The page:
Thomas Catenacci, DCNF
The Department of Homeland Security (DHS) said extreme weather caused by climate change will lead to more illegal entries into the U.S. across the southern border.
Severe earthquakes, tsunamis, droughts, tropical storms and other weather events caused by climate change will lead to “border mass migrations” that could put additional stress on U.S. border patrol, the DHS warned in its Climate Action Plan released Thursday. Climate change has “deep implications” for the security of U.S. borders, the agency said.
“More severe droughts and tropical storms, especially in Mexico, Central America, and the Caribbean, could increase population movements, both legal and illegal, across the U.S. border,” the DHS said in the report.
“Increases in human migration may require more resources and operational capacity at the U.S. border to facilitate the application of immigration law, including the law governing claims for humanitarian protection,” the report continued.
The DHS plan added that melting sea ice in the Arctic would lead to more smuggling and trafficking.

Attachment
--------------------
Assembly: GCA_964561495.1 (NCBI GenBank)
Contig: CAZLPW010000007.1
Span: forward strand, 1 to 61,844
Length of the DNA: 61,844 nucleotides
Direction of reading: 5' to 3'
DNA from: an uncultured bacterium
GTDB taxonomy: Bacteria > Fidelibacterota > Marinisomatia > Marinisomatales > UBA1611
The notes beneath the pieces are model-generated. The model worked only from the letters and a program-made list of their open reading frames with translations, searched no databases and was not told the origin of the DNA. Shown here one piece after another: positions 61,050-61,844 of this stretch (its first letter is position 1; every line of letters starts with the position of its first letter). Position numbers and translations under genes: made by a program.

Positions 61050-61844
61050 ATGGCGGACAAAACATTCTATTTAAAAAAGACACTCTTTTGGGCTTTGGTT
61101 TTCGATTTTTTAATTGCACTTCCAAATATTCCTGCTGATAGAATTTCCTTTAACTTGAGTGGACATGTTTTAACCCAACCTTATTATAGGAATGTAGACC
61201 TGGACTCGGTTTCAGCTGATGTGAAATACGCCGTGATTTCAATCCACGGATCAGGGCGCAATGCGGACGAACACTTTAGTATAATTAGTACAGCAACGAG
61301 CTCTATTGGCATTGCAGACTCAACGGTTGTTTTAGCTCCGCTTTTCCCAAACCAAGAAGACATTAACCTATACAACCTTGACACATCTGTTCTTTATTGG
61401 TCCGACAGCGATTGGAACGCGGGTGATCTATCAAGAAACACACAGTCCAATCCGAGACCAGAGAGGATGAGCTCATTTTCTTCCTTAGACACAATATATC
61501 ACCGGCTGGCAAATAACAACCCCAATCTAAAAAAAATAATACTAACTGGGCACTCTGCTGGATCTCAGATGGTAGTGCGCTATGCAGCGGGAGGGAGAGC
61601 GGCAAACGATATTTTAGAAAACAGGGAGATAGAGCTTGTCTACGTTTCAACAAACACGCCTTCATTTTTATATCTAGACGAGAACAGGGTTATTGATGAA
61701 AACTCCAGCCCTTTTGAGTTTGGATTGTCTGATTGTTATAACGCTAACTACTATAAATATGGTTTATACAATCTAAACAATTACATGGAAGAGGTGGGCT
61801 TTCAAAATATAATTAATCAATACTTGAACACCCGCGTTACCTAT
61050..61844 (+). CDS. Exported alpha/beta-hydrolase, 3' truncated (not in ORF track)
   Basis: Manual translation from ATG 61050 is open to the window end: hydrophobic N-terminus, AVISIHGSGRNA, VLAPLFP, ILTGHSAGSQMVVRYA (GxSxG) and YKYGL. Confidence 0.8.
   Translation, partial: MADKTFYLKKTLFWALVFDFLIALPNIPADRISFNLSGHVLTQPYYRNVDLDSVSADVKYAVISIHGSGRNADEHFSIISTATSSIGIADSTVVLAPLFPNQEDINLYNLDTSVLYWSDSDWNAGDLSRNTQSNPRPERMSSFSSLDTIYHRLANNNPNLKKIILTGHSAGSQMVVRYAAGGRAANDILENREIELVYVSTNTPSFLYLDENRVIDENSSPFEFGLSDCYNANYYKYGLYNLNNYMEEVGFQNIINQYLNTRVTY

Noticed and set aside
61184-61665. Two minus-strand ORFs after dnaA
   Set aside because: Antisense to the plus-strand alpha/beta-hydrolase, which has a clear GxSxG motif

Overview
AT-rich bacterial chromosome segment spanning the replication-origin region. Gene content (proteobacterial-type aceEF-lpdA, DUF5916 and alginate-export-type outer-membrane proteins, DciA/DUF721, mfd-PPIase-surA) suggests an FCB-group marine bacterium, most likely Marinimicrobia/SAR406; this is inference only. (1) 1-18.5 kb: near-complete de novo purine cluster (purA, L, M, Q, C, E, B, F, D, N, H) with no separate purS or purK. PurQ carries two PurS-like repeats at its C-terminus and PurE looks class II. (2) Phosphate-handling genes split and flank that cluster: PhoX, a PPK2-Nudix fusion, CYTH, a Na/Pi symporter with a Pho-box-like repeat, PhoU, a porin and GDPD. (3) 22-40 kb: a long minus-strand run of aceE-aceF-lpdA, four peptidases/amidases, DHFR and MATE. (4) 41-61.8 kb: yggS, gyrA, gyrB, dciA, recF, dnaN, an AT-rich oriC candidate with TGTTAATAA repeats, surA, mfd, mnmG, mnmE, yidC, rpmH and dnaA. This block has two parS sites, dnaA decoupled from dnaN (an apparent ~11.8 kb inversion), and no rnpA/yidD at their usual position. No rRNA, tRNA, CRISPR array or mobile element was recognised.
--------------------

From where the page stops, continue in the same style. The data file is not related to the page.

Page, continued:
“We are already experiencing the adverse impacts, from sea-level rise, extreme heat, flooding, and drought, to changes in migration patterns and harmful effects on workforce health,” DHS Secretary Alejandro Mayorkas wrote in the report’s introduction. “These impacts are likely to become more severe in the decades to come. Our Department must harness our capabilities and resources to address the impacts of climate change to keep our communities safe.”
As part of the plan, Mayorkas said the agency would develop a “climate change action group” comprised of senior DHS officials tasked with handling climate issues related to the U.S. homeland.
On Thursday, more than 20 federal agencies released similar climate adaptation plans, which laid out how they would individually take steps to prepare for climate change. The initiative represented a “whole-of-government” approach to preparing for climate change, the White House said.
The Department of Defense said in its plan that climate change poses a national security threat and has already caused setbacks for U.S. military readiness. The Department of Education noted how many students have been impacted by wildfires.
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